## Given problem

Given an array of unsorted numbers, find all unique triplets in it that add up to zero.

``````Example 1:
Input: [-3, 0, 1, 2, -1, 1, -2]
Output: [-3, 1, 2], [-2, 0, 2], [-2, 1, 1], [-1, 0, 1]
Explanation: There are four unique triplets whose sum is equal to zero.

Example 2:
Input: [-5, 2, -1, -2, 3]
Output: [[-5, 2, 3], [-2, -1, 3]]
Explanation: There are two unique triplets whose sum is equal to zero.
``````

## Using brute force algorithm

In the brute force algorithm, we will use three loops to get all cases of subarrays with size = 3.

Below is the source code of this algorithm.

``````public static List<List<Integer>> searchTriplets(int[] arr) {
List<List<Integer>> triplets = new ArrayList<>();

for (int i = 0; i < arr.length - 2; ++i) {
for (int j = i + 1; j < arr.length - 1; ++j) {
for (int k = j + 1; k < arr.length; ++k) {
List<Integer> res = new ArrayList<>();
if (arr[i] + arr[j] + arr[k] == 0) {

}
}
}
}

return triplets;
}
``````

The complexity of this solution:

• Time complexity: O(n^3)
• Space complexity: O(1)

## Using hashmap data structure

Before jumping into this solution, we need to refer the two sum problem. Then, continue applying hashmap data structure, we will need to sort an array.

Finally, we will consider the three sum problem is the expansion way of the two sum problem.

``````public static List<List<Integer>> searchTriplets(int[] arr) {
List<List<Integer>> triplets = new ArrayList<>();
Arrays.sort(arr);

for (int i = 0; i < arr.length; ++i) {
if (i > 0 && arr[i] == arr[i - 1]) {
continue;
}

searchPair(arr, -arr[i], i + 1, triplets);
}

return triplets;
}

private static void searchPair(int[] arr, int targetSum, int left, List<List<Integer>> triplets) {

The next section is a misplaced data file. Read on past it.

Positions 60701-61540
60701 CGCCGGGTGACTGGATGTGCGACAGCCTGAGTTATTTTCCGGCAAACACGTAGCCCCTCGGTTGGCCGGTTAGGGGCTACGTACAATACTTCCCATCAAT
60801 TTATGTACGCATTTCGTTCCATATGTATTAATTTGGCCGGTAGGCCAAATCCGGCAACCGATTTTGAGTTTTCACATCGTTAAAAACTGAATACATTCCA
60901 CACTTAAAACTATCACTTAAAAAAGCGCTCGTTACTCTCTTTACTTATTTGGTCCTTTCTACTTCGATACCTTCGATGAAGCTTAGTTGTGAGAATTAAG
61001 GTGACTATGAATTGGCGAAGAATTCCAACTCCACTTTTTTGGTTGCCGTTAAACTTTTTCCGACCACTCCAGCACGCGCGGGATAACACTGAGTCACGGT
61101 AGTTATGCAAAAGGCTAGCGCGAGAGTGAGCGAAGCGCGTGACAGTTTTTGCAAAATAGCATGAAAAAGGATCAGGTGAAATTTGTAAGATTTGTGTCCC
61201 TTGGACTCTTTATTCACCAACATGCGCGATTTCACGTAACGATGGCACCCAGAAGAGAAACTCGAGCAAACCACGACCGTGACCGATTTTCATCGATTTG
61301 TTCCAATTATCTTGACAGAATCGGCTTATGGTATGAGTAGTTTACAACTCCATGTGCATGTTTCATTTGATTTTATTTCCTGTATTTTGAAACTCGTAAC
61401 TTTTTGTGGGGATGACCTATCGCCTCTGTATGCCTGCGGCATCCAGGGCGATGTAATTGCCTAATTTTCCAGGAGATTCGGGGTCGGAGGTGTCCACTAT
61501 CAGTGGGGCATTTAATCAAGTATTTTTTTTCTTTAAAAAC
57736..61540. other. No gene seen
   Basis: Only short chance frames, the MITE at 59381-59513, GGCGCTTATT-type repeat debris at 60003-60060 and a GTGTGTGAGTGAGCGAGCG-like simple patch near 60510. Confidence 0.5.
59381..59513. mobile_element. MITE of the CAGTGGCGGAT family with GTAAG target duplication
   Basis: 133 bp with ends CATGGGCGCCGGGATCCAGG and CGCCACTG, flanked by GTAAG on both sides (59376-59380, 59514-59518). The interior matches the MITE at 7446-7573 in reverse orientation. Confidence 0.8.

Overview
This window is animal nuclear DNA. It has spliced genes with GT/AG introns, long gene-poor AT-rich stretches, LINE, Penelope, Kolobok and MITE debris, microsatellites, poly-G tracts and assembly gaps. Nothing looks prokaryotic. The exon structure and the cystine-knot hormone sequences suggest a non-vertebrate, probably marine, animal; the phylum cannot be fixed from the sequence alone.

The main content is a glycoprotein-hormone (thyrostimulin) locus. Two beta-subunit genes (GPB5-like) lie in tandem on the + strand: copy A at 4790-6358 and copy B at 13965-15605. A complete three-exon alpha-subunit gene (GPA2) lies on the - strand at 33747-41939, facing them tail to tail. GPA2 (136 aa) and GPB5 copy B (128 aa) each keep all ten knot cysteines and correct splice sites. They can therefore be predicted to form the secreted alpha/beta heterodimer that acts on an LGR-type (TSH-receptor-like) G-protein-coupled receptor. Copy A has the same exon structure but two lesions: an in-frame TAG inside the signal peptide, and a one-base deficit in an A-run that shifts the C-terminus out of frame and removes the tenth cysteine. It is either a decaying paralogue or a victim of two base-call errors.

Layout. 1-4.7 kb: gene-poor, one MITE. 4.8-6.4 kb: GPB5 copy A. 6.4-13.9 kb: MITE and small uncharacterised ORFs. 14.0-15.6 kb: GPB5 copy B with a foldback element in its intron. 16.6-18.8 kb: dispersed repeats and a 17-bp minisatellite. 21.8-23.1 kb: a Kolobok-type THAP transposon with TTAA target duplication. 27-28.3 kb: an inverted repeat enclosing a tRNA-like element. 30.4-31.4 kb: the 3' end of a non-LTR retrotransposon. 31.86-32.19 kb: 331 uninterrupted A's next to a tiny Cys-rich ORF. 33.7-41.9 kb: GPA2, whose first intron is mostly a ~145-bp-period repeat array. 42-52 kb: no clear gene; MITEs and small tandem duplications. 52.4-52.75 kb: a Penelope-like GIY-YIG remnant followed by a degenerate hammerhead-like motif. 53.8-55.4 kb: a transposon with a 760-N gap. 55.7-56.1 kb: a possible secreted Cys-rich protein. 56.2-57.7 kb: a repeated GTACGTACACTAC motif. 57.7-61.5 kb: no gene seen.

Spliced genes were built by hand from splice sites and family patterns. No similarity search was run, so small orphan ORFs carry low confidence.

Map<Integer, Integer> valueIndexMap = new HashMap<>();

for (int i = left; i < arr.length; ++i) {
if (valueIndexMap.containsKey(targetSum - arr[i])) {
List<Integer> tmp = new ArrayList<>(Arrays.asList(-targetSum, arr[i], targetSum - arr[i]));
if (triplets.size() > 0 && tmp.equals(triplets.get(triplets.size() - 1))) {
continue;
}

}

valueIndexMap.put(arr[i], i);
}
}
``````

The complexity of this solution:

• Time complexity: O(n^2)
• Space complexity: O(n)

## Using two pointers technique

To apply the two pointers technique, we also need to sort an array. Then, we will find two values that satisfies their sum is equal to the choosen element’s value.

``````public static List<List<Integer>> searchTriplets(int[] nums) {
if (nums == null) {
return null;
}

Arrays.sort(nums);
List<List<Integer>> res = new ArrayList<List<Integer>>();

for (int i = 0; i < nums.length - 2; i++) {
int begin = i + 1;
int end = nums.length - 1;

while (begin < end) {
if (nums[begin] + nums[end] == -nums[i]) {
List<Integer> arr = new ArrayList<Integer>(Arrays.asList(nums[i], nums[end], nums[begin]));

++begin;
--end;
} else if (nums[begin] + nums[end] < -nums[i]) {
begin++;
} else {
end--;
}
}
}

return res;
}
``````

The complexity of this solution:

• Time complexity: O(nlogn + n^2) –> O(n^2)
• Space complexity: O(n)

## Wrapping up

• To apply the two pointers technique, we need an array is sorted or the relationship between the elements’s value at index = begin or end that satisfies any conditions.